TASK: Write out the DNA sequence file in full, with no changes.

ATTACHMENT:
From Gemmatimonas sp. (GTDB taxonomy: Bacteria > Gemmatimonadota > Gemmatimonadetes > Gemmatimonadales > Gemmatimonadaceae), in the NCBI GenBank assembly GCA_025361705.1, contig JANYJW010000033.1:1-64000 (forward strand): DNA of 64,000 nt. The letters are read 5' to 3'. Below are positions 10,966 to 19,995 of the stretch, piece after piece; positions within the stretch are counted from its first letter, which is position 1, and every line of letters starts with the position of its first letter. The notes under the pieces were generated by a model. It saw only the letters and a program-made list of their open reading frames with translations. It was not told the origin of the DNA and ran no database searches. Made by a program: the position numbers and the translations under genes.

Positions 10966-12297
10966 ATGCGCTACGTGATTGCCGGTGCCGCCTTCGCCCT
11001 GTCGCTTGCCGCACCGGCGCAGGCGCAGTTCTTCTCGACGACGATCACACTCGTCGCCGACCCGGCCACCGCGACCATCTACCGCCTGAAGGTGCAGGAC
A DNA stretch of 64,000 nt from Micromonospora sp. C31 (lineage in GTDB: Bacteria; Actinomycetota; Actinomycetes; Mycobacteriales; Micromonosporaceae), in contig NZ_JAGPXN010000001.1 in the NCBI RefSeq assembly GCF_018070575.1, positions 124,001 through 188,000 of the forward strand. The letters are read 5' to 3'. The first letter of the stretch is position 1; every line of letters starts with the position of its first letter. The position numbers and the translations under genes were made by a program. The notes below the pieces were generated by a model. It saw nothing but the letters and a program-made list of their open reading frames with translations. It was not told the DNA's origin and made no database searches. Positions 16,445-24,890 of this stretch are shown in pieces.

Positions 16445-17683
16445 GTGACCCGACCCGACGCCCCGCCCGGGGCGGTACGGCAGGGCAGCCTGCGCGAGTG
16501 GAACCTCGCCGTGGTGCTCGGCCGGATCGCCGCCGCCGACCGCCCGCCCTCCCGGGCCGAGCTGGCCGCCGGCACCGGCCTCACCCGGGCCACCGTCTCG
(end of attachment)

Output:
From Gemmatimonas sp. (GTDB taxonomy: Bacteria > Gemmatimonadota > Gemmatimonadetes > Gemmatimonadales > Gemmatimonadaceae), in the NCBI GenBank assembly GCA_025361705.1, contig JANYJW010000033.1:1-64000 (forward strand): DNA of 64,000 nt. The letters are read 5' to 3'. Below are positions 10,966 to 19,995 of the stretch, piece after piece; positions within the stretch are counted from its first letter, which is position 1, and every line of letters starts with the position of its first letter. The notes under the pieces were generated by a model. It saw only the letters and a program-made list of their open reading frames with translations. It was not told the origin of the DNA and ran no database searches. Made by a program: the position numbers and the translations under genes.

Positions 10966-12297
10966 ATGCGCTACGTGATTGCCGGTGCCGCCTTCGCCCT
11001 GTCGCTTGCCGCACCGGCGCAGGCGCAGTTCTTCTCGACGACGATCACACTCGTCGCCGACCCGGCCACCGCGACCATCTACCGCCTGAAGGTGCAGGAC
A DNA stretch of 64,000 nt from Micromonospora sp. C31 (lineage in GTDB: Bacteria; Actinomycetota; Actinomycetes; Mycobacteriales; Micromonosporaceae), in contig NZ_JAGPXN010000001.1 in the NCBI RefSeq assembly GCF_018070575.1, positions 124,001 through 188,000 of the forward strand. The letters are read 5' to 3'. The first letter of the stretch is position 1; every line of letters starts with the position of its first letter. The position numbers and the translations under genes were made by a program. The notes below the pieces were generated by a model. It saw nothing but the letters and a program-made list of their open reading frames with translations. It was not told the DNA's origin and made no database searches. Positions 16,445-24,890 of this stretch are shown in pieces.

Positions 16445-17683
16445 GTGACCCGACCCGACGCCCCGCCCGGGGCGGTACGGCAGGGCAGCCTGCGCGAGTG
16501 GAACCTCGCCGTGGTGCTCGGCCGGATCGCCGCCGCCGACCGCCCGCCCTCCCGGGCCGAGCTGGCCGCCGGCACCGGCCTCACCCGGGCCACCGTCTCG